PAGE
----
Definition of let up in English:

let up

phrasal verb

informal
  • 1(of something undesirable) become less intense or severe.

    ‘the rain's letting up—it'll be clear soon’
    • ‘At this point the violence shows no sign of letting up.’
    • ‘However, on December 27, the region was blanketed by an intense winter storm that showed no signs of letting up.’
    • ‘The pain in my side had let up a little bit, thank goodness.’
    • ‘The corruption scandal dogging the Victoria Police Force is showing no sign of letting up.’
    • ‘The rain had let up a little bit.’
    • ‘The cold weather in the state had not let up one bit.’
    • ‘Over the last six years there has been a 46 per cent hike in the numbers seeking advice on the subject - and the problem shows no sign of letting up.’
    • ‘The storm did not let up at all throughout the rest of the day or the entirety of the night.’
    • ‘Instead of letting up, the snow squalls intensified.’
    • ‘The rain had let up a bit and now we were left to walk through a light drizzle and thick, mountain fog.’
    abate, lessen, decrease, diminish, subside, moderate, decline, relent, slacken, die down, die off, tail off, taper off, drop away, drop off, peter out
    View synonyms
    1. 1.1Relax one's efforts.
      ‘she was so far ahead that she could afford to let up a bit’
      • ‘After yesterday's rest day a lot of riders were feeling good but there were times that some of us were wondering if people would ever let up, even a bit.’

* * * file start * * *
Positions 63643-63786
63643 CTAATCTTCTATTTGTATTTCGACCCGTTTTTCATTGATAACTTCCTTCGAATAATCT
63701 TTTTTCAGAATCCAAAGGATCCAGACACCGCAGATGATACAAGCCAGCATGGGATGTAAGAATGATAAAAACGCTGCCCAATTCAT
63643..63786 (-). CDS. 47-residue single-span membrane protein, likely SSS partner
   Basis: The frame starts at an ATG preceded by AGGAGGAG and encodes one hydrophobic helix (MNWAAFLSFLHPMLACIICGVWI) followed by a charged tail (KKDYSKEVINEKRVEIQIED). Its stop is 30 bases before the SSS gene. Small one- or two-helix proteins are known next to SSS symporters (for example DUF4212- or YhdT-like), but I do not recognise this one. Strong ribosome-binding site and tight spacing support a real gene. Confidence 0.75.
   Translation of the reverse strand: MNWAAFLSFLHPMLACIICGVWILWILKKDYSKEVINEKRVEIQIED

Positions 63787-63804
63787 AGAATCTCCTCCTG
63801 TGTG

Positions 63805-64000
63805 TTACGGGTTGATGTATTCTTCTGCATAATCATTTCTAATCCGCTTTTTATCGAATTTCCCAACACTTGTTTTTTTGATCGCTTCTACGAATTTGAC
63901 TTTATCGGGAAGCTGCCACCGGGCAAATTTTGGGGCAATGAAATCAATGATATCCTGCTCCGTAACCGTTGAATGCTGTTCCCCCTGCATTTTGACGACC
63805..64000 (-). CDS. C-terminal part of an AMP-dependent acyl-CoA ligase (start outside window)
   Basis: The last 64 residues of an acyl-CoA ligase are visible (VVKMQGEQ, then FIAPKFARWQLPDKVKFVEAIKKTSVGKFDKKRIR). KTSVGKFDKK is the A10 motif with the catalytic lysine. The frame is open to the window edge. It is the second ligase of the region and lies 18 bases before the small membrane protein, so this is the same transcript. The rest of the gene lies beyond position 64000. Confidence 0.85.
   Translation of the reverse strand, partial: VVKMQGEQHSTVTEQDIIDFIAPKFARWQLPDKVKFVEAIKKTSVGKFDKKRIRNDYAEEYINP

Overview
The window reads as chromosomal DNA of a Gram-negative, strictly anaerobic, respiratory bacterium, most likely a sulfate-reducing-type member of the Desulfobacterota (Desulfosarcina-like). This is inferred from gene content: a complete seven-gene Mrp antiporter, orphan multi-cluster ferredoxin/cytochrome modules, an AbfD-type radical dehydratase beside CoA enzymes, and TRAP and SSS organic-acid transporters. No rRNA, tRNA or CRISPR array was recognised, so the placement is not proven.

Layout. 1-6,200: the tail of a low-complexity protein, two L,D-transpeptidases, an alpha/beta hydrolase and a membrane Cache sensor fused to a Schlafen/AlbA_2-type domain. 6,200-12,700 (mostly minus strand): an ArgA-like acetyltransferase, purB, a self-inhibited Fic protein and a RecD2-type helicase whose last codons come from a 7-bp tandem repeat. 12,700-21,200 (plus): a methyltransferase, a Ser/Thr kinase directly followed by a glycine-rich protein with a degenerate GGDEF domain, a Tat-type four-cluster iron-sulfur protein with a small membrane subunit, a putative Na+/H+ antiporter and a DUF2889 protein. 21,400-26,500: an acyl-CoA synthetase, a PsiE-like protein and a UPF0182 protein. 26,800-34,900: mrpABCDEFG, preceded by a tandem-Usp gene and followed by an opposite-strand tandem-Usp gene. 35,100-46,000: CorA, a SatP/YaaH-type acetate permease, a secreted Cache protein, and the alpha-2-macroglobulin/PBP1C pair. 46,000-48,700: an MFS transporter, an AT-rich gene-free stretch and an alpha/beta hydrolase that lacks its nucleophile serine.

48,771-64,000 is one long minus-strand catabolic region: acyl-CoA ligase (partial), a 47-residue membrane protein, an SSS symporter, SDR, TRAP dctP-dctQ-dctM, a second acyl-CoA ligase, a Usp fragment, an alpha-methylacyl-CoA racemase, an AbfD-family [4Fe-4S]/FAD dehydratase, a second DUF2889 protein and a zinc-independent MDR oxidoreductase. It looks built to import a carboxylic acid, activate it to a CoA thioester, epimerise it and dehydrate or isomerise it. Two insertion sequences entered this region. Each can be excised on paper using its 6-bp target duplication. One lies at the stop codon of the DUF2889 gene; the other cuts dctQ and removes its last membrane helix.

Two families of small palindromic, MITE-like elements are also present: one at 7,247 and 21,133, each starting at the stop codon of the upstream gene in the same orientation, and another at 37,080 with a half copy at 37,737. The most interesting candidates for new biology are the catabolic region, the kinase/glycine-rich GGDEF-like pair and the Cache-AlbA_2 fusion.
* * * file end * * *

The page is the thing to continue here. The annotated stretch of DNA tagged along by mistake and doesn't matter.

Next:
• ‘Our main priority is getting promoted and finishing the season on a high, but that doesn't mean we will be letting up one bit tomorrow.’
      • ‘It is now more than two months after the cubs were born, the zoo authorities are not letting up their constant vigil regarding the health indicators of these three frisky cubs.’
      • ‘I've always believed that success lies in driving yourself hard and not letting up until you've reached a goal.’
      • ‘They practice intensely and study with purpose - and they don't let up in the offseason.’
      • ‘You could see once he made the lead, he let up a little bit.’
      • ‘Sylvia holds the title of the longest serving active volunteer, and shows no sign of letting up.’
      • ‘Neither side has shown any sign of letting up.’
      • ‘The police are not letting up in their search for the suspect.’
      • ‘Microsoft and Sony aren't letting up in their efforts either.’
    2. 1.2Treat or deal with in a more lenient manner.
      ‘she didn't let up on Cunningham’
      • ‘She lets up on Felicia but starts complaining about her year-old marriage, which is much harder than she thought it would be.’
      • ‘When are the elderly going to let up on the youngsters of today?’
      • ‘Now, that he's participated in a debate, and the reviews ranged from pretty good to OK, do you think they'll let up on him at all?’
      • ‘We are not going to let up on the government until things are done.’
      • ‘Billy never lets up on Cal, and Cal soaks it up.’
      • ‘This is a constant problem and we will not let up on those who break the law.’
      • ‘I do think, however, that you should let up on your guy a little - the more you pressure him, the more difficult it will be.’
      • ‘Rebecca said, ‘He's not going to let up on me until I cave in, right?’’
      • ‘His little brother would never let up on him until he wrestled the truth out of him somehow.’
      • ‘His superlative show in both playoffs and World Series in 2002 finally forced the media to let up on him.’